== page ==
Right. Well, as more people are living and living longer, of course, that comes up, and I know being a researcher you try to quantify that in actual clinical studies. Now, one of the things I know you've studied actually is a tool. I think you call it a little passport. It's like a wallet card that someone, a pediatric childhood cancer survivor might have in their wallet that helps them understand their situation, and also helps them as a tool with a physician they might see even a few years down the road, right?
Correct. All survivors should have some type of summary of their therapy… so that it is with that summary that you can sort out what long term issues may need to be followed. The survivor passport that we have utilized at UCSF is actually a credit card sized document, and it's something that they can put in their wallet. They don't have to remember that they were treated with cyclophosphamide, and they don't have to remember the dose of radiation they received, but they have a permanent and portable document that they can carry with them, and I think that that's exceedingly important.
We also give them a full letter that has a lot of additional information. And, many programs give tri folds and other things, but the problem with the letter is it ends up filed in a drawer somewhere, and if you can find it, great, if you can't, that's a problem. We do like the portability of the passport that we use at UCSF.
And on the passport it has a summary of their treatment on one side of the plastic card and then on the other side is a summary of recommended follow up, and this is based on the Children's Oncology Group long term, follow up guidelines that were developed over the past five to 10 years, and we borrow from their guidelines to help ensure that survivors are getting appropriate follow up.
All right. You mentioned, along the way, fertility, and I just want to focus on that for a second. That's something that you are very attentive to there, right? In other words, they beat the cancer but knowing that this child may certainly have a future, we hope they do, and that might be as a parent, you guys are attentive to that now, and that's one of the issues that you discuss, right?
Absolutely. Most survivors are not going to have issues with fertility, but there are chemotherapy agents, and certain treatments such as radiation, that can affect fertility, and we do discuss this and refer to infertility experts as needed. But it is an issue that is brought up in the program. I think that is a major issue for survivors. They want to know, are they going to be able to have children, and if they have children are their children going to be healthy?
The vast majority of survivors are going to be able to have children, and the vast majority of the children of survivors are going to be fine. And the message, and the data that's available shows that the children of survivors have the same chance of having cancer as the general population and the same chance of having congenital malformations as the general population, so that's important information for survivors to be aware of.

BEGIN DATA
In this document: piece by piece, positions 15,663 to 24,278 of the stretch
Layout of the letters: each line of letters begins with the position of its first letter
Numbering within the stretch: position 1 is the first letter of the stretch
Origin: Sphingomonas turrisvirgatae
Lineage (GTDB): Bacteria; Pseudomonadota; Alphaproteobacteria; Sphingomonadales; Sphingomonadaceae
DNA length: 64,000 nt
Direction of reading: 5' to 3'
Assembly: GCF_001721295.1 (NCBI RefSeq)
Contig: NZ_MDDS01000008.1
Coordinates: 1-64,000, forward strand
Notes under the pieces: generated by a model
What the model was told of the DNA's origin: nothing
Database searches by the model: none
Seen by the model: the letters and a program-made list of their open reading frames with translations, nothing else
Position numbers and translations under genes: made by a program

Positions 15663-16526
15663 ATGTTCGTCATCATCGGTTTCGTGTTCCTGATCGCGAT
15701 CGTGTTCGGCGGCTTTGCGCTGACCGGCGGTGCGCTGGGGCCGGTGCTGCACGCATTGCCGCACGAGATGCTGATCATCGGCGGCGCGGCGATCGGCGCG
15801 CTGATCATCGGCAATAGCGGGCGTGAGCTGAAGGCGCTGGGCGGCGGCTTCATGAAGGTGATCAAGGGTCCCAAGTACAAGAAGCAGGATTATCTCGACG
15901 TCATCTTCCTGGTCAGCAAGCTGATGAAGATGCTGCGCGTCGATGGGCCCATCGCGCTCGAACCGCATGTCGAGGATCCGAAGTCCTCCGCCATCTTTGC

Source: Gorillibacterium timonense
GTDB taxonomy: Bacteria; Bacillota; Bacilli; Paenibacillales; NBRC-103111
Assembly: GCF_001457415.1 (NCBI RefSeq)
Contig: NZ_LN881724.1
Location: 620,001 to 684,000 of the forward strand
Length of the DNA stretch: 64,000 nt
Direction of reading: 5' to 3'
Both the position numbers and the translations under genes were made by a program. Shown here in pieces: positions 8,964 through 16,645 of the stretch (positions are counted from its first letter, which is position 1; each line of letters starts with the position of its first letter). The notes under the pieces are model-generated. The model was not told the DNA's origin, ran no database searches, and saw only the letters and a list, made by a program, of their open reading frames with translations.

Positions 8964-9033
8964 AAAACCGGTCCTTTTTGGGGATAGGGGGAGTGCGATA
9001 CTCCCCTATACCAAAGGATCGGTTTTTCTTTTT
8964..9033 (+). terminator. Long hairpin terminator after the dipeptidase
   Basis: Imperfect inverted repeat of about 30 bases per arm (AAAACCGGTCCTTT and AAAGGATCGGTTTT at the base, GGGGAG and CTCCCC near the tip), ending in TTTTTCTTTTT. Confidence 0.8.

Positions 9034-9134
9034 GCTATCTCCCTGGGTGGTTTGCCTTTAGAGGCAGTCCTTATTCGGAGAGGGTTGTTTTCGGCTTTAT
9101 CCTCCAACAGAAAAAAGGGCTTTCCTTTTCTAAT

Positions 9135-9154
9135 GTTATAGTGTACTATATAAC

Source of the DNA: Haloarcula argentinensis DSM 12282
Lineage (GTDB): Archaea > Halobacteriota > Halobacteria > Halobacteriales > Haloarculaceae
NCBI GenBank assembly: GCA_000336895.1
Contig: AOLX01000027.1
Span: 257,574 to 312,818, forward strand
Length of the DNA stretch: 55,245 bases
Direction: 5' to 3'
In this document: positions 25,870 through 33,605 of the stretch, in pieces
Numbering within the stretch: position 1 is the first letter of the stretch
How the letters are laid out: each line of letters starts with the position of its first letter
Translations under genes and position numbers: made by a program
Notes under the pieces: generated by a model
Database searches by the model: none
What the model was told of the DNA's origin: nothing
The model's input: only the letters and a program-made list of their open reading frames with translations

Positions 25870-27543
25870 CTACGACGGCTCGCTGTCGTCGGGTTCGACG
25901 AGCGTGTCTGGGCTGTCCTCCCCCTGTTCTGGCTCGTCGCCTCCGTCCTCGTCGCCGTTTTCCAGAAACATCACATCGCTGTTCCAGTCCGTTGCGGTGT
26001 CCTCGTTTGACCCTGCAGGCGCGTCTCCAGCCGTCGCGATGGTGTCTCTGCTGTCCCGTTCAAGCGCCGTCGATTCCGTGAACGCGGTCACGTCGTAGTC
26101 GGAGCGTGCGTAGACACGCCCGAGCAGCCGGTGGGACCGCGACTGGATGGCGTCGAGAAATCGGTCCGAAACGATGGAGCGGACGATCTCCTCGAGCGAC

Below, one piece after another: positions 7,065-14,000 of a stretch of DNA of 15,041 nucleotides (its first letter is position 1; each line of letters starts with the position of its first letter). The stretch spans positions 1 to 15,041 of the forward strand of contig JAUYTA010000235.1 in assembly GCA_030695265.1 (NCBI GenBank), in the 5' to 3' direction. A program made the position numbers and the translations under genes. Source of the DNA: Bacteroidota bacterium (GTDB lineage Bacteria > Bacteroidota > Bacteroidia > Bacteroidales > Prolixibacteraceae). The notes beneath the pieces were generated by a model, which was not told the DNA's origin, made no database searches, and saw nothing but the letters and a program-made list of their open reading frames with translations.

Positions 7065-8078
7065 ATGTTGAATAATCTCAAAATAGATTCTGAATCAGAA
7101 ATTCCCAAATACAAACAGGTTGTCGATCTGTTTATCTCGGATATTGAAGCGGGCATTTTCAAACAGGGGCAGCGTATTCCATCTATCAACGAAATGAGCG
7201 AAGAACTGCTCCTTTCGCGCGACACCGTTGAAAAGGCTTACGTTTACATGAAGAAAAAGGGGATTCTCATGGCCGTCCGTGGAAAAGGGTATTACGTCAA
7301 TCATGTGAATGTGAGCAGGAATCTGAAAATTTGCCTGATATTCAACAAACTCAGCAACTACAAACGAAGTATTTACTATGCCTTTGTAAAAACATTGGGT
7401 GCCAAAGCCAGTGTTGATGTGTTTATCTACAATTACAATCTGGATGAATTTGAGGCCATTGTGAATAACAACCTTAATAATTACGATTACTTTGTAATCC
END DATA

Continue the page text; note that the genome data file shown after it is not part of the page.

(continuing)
Now, again, there are certain situations that are at higher risk for infertility. Survivors need to be aware of those issues.
Doctor, there are children, of course, who may not have been treated at a center such as yours, where you have a dedicated program. What would you say to someone like that, who may have been treated for cancer earlier, as far as, maybe, considering being connected with a survivorship program, such as yours, where you really pay special attention to the issues that could come up for them even as an adult?
Again, I think it's paramount for survivors to advocate for themselves and advocate for other survivors, and I think one of the ways to do that is to learn and know what your therapies were and what your risks are. And it can help guide your life, to some degree, and I think it can empower survivors to know their risks and get appropriate follow up. Some survivors are done with their cancer, and they don't want to have anything to do with cancer and they feel like, that part of my life is gone and I'm going to live life.
I applaud the enthusiasm for life in survivors, but I also do think it is important for all survivors to have some documented summary of their therapy. And they can either get that from their original treating institution, or if they can't, they can go to a survivor program like the one at UCSF, and we can try to gather up as much information we can and generate this survivor passport for any survivor. And we've seen patients from other institutions and have provided that for survivors. And I do think it's important that survivors have that summary and then also have some sort of review of what their long term, follow up needs are. And, again, this is a somewhat a new field of medicine — there are more and more programs that are offering this type of care, but it does take people who are dedicated to advocate for survivors and dedicated to providing resources for survivors, and I think you do want to go to a place that has a program in place to help you.